Can Google Shift Its Revenue Model From Advertising to Products?
In this regular Street Fight feature, local marketing gurus David Mihm and Mike Blumenthal kick around some of the biggest ideas affecting the local search ecosystem and the broader industry. Send an email or leave a comment if you have specific topics that you’d like them to touch on in future columns!
Mike: It’s still sunny in Western New York… amazing Indian Summer and I rode my bike to work today. Hopefully the rains have not yet started in the Northwest.
David: Well, they have (big surprise), but they’re our only defense against an onslaught of Californians, so I tend to welcome them as early as possible!
Speaking of Californians, let’s turn back this week to our friends in Mountain View. What did you make of Google’s big hardware announcements? Was it another undifferentiated PR stunt, or were there some real strategic insights to be gleaned from Pichai’s presentations?
Mike: Well, Google rolling out integrated hardware and software is a big change. They have tried their hand at manufacturing many times and failed, but this feels more strategic. Clearly their AI assistant effort is central and it seems that AI is table stakes for the coming battles.
You have been a skeptic of Google’s ability to move into manufacturing. Your thoughts?
David: Their hardware products have never had the mainstream cool factor that software like Search, Gmail, and G Suite have had, whether Chromebooks, the Nexus, or their attempted ingestion of Motorola.
They acknowledged that strategic weakness with the acquisition of Nest, but that’s turned into an organizational debacle. Even hardware that could have been cool (Google Glass) appealed to an incredibly niche — and, for the most part, annoying — audience.
So yeah, I’m more than a little skeptical of any new Google hardware release gaining a toehold as a major consumer product.
Mike: But if the world is going to AI assistants and Voice, Google will need to pivot. Ben Thompson at Stratechery made the point that ads don’t sell very well when the machine only gives a single answer.
David: And when there is no interface in which to display the ads!
Mike: Exactly: “THIS ANSWER BROUGHT TO YOU BY NEW ERA CAPS.” It’s not a Google experience that I would look forward to.
And if Google is to leverage their amazing leading-edge AI capabilities then they need to have more control of a widely adopted platform where they can profit from the platform without ads.
I think they’re so far behind the hardware game with respect to Apple, Amazon, and even Samsung, they may have a hard time catching up in market share even if these new devices are relatively well-adopted. Which is why they’re desperate to make Voice a central component of every app users might possibly install on their iOS devices.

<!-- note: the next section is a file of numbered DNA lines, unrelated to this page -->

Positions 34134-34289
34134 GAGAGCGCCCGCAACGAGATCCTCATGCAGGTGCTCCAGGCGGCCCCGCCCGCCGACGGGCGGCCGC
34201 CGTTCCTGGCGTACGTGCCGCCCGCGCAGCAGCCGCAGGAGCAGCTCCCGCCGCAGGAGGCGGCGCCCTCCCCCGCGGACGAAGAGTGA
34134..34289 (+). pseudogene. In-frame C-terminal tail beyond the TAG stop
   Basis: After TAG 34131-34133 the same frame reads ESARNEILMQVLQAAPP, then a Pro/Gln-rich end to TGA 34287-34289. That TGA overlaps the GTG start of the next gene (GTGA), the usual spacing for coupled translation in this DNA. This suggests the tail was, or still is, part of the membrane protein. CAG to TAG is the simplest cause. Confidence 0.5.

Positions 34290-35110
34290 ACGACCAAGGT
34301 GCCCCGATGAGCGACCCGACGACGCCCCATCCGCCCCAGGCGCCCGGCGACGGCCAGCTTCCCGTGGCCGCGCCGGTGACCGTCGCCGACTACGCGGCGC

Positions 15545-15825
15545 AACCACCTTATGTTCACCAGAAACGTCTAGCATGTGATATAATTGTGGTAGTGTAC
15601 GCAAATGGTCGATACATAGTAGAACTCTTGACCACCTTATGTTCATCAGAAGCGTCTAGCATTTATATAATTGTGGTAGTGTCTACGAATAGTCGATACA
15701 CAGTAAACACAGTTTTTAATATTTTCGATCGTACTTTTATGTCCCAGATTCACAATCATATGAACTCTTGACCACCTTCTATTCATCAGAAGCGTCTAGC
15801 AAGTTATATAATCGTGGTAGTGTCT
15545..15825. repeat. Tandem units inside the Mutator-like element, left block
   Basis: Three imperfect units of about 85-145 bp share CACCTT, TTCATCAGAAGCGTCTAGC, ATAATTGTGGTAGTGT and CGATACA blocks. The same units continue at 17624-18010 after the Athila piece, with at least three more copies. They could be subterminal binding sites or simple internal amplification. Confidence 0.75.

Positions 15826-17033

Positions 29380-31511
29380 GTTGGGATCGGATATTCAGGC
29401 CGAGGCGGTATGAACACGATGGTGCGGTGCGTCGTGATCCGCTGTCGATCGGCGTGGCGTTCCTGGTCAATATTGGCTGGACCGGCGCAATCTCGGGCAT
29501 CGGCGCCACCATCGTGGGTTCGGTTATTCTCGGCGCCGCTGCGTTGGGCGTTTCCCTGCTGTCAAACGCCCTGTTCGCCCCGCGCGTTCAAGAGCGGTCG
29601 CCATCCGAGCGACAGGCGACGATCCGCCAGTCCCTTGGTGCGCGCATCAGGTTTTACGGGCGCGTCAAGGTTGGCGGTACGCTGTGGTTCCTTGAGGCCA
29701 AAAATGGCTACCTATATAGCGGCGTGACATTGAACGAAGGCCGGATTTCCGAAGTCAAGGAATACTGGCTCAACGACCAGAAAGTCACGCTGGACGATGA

Mike: AI-driven Voice may give them an advantage but Amazon and Apple are not standing still. Apple’s been practicing the single answer result via Safari and iOS for several years.
Google couldn’t compete with Facebook in the social wars and there is no guarantee that they can compete in the world of integrated hardware and software. And what about support? Never a Google strong point! That seems critical if they are trying to get any adoption of a new platform. And they run the risk of really alienating their many current partners.
David: Right. Samsung has been gradually weaning itself away from Google and their acquisition of Viv — a company you and I were impressed by very early — signals that gradual break-up is going to accelerate.
Mike: I would imagine that it’s not a good time to be a Google Android partner. Samsung obviously thinks they need a voice assistant as part of their plan. I can’t imagine that they are feeling Google’s love at the moment and need to develop a full stack of which the AI-based assistant is a big part. They are the most vulnerable with this change. The “burning issues” they have dealt with recently don’t help.
David: Note 7 “difficulties” aside, Samsung has undeniably cooler hardware, though. Just by way of recent example, their new VR commercial that played nonstop during the Ryder Cup was incredibly well-executed.
But let’s bring things back to local search for a bit. The big takeaway from both Google and Samsung’s moves this week is that single answers to voice queries are going to be huge. It used to be that if you weren’t on the first page of Google, you were invisible. In this new world, if you’re not #1 (albeit across multiple platforms this time), you might be invisible.
Mike: As we pointed out previously, one of the anointed app partners has the best shot at that spot with any of these platforms. That would really change the realities of local marketing.
David: Exactly. It’s hard for me to see how any of the legacy players (IYP and media properties) have even a toehold in this new era.
Mike: And with the recent SMB tests of the Google Posts product, posting directly to the SERPS, Google is emphasizing super fresh content over a list of static directories for Local Brand searches. That certainly puts an exclamation point on your sentiment about the world that legacy IYPs confront.
David: Google is far from the only company that’s going to be losing ad revenue in this new paradigm. And IYPs and media companies will need to make a comparably-large pivot in business model as Google is trying in order to stay afloat.
Mike: I think that says it all. Till week after next then?